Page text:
Yesterday the U.S. Supreme Court largely upheld the U.S. Environmental Protection Agency's (EPA) authority to regulate greenhouse gas emissions from large power plants and refineries under the Clean Air Act. However, the court ruled that some smaller facilities will be exempted including some landfills, pulp and paper facilities, electronics manufacturing plants, chemical production plants and beverage producers.
According to the EPA "Practically speaking, the Court made permanent a temporary exclusion that EPA had already provided for small sources. The Court’s holding leaves in place EPA’s approach with respect to the vast majority of the carbon pollution inventory subject to the Act’s permitting provisions. And, importantly, this decision in no way affects the Agency’s ability to proceed under the Act to address carbon pollution from new and existing power plants."
The ruling was on a very small part of EPA's greenhouse gas regulation program (two permitting programs authorized under sections 160 to 169 and sections 501 to 507 of the Clean Air Act). The EPA estimates that as a result of the ruling the preconstruction permit program will cover approximately 83% of the carbon emissions inventory instead of the 86% of emissions that the EPA argued should be covered.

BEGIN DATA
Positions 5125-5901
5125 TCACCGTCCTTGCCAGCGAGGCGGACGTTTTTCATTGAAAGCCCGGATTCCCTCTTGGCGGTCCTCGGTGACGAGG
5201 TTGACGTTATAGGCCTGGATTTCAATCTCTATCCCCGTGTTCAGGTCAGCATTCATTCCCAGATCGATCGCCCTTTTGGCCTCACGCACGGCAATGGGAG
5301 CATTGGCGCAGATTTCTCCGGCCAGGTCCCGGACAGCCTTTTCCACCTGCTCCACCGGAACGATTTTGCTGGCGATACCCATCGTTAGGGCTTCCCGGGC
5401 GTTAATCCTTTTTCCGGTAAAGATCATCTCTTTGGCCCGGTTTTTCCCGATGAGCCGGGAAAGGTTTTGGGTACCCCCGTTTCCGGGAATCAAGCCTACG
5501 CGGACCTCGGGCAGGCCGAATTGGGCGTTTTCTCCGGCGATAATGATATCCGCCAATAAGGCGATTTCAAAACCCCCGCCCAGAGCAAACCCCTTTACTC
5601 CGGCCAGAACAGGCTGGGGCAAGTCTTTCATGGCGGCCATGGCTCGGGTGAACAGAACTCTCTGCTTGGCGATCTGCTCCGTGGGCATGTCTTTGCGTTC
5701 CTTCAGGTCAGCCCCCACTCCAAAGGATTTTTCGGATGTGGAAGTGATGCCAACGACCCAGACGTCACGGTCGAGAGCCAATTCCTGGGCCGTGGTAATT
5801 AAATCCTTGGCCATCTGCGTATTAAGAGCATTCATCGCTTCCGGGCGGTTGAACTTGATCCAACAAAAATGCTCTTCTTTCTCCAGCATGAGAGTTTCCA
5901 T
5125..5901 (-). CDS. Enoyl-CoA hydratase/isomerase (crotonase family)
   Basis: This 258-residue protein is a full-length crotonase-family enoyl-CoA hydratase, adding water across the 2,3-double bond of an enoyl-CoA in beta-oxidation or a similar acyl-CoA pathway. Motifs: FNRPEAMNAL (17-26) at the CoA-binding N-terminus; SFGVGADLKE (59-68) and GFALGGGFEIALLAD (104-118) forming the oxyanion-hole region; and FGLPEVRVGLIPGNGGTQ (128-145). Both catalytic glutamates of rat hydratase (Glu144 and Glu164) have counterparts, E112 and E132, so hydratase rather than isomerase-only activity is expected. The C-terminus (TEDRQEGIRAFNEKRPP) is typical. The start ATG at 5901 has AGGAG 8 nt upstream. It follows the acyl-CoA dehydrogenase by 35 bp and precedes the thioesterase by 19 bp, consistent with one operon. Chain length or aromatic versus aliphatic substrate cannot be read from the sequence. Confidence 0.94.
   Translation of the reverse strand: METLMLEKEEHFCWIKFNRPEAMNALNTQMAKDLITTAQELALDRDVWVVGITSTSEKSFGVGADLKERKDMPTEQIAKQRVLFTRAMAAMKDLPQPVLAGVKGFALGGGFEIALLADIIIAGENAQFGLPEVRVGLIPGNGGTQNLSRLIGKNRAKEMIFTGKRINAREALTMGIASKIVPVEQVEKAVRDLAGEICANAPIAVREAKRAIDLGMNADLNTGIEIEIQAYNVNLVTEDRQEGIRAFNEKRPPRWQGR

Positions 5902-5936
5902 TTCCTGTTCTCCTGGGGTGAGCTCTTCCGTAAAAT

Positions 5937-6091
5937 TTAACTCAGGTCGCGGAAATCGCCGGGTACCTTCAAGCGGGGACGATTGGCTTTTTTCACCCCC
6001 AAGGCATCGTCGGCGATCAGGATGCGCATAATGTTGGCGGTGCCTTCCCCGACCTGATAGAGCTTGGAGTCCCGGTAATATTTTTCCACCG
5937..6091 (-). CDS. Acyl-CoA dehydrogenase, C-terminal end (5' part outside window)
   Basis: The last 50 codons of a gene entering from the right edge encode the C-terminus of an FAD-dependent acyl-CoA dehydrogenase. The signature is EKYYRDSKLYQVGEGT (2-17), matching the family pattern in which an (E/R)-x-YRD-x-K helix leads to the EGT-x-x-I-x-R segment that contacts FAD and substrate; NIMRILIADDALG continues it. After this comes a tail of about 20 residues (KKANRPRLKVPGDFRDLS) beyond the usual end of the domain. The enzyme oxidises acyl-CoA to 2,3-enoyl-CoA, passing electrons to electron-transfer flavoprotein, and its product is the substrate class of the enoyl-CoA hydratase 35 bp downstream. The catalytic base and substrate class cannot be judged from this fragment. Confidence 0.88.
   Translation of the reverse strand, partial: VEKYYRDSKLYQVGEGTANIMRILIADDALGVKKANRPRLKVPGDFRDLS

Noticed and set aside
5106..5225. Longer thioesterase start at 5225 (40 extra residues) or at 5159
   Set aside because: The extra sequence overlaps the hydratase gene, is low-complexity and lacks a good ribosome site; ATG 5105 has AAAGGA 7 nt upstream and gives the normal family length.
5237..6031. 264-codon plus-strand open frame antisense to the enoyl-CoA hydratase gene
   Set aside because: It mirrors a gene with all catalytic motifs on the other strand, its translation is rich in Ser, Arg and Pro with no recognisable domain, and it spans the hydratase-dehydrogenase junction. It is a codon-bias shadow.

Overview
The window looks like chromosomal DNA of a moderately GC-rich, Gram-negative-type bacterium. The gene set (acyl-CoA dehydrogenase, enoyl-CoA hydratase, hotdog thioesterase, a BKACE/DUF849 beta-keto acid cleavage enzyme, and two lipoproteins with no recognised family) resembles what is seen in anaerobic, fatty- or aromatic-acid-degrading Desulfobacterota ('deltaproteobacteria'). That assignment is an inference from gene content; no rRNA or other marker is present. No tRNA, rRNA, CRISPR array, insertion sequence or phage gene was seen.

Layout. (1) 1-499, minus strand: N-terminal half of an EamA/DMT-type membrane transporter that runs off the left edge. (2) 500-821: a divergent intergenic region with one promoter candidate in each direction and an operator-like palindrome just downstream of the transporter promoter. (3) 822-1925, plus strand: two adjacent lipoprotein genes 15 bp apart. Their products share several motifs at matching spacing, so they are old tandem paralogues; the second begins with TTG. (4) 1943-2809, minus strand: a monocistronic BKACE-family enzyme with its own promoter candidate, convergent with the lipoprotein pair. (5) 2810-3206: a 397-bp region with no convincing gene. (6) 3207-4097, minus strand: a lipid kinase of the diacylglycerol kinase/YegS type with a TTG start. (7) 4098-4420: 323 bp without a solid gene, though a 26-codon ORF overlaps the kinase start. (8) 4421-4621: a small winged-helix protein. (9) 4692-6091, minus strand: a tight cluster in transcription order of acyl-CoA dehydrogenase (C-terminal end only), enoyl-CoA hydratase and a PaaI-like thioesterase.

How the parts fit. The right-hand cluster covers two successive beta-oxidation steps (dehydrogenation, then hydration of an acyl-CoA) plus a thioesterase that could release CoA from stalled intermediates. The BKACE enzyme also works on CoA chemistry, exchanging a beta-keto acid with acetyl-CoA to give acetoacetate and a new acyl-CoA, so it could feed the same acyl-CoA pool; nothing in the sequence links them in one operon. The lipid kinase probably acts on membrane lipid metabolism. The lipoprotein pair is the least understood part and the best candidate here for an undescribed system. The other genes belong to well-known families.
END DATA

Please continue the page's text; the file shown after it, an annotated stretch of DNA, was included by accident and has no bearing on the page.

The ruling effectively ends what was initially a broad legal challenge to the EPA's first greenhouse gas regulations issued in 2009 and 2010. According to the EPA, its first set of carbon pollution rules have now been fully vetted in federal court.
- It is settled law that greenhouse gases are pollutants that the EPA can regulate under the Clean Air Act. (That was originally decided in Massachusetts v. EPA.)
- It is settled law that Clean Air Act section 111 authorizes EPA to issue national rules limiting carbon pollution from stationary sources such as power plants, refineries, and other industrial facilities. (American Electric Power v. Connecticut, upheld by the DC Circuit opinion, and the Supreme Court denied review.)
- The courts affirmed EPA’s first set of regulations, those limiting carbon pollution from cars and trucks. (Upheld by the DC Circuit, and the Supreme Court denied review.)